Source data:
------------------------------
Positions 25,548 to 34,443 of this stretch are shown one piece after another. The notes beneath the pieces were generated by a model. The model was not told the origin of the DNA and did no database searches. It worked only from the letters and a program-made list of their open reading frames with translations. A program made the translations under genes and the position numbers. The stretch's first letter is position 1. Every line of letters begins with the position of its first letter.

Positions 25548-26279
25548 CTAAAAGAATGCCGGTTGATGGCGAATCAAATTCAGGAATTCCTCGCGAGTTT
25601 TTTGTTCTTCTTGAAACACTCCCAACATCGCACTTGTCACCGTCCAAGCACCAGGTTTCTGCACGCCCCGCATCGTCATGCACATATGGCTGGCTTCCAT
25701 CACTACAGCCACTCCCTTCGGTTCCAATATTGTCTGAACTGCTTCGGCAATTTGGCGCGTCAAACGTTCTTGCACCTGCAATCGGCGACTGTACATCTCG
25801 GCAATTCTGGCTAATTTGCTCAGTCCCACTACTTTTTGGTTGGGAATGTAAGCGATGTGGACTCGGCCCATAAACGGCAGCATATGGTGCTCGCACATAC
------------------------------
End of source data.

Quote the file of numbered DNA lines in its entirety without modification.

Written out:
Positions 25,548 to 34,443 of this stretch are shown one piece after another. The notes beneath the pieces were generated by a model. The model was not told the origin of the DNA and did no database searches. It worked only from the letters and a program-made list of their open reading frames with translations. A program made the translations under genes and the position numbers. The stretch's first letter is position 1. Every line of letters begins with the position of its first letter.

Positions 25548-26279
25548 CTAAAAGAATGCCGGTTGATGGCGAATCAAATTCAGGAATTCCTCGCGAGTTT
25601 TTTGTTCTTCTTGAAACACTCCCAACATCGCACTTGTCACCGTCCAAGCACCAGGTTTCTGCACGCCCCGCATCGTCATGCACATATGGCTGGCTTCCAT
25701 CACTACAGCCACTCCCTTCGGTTCCAATATTGTCTGAACTGCTTCGGCAATTTGGCGCGTCAAACGTTCTTGCACCTGCAATCGGCGACTGTACATCTCG
25801 GCAATTCTGGCTAATTTGCTCAGTCCCACTACTTTTTGGTTGGGAATGTAAGCGATGTGGACTCGGCCCATAAACGGCAGCATATGGTGCTCGCACATAC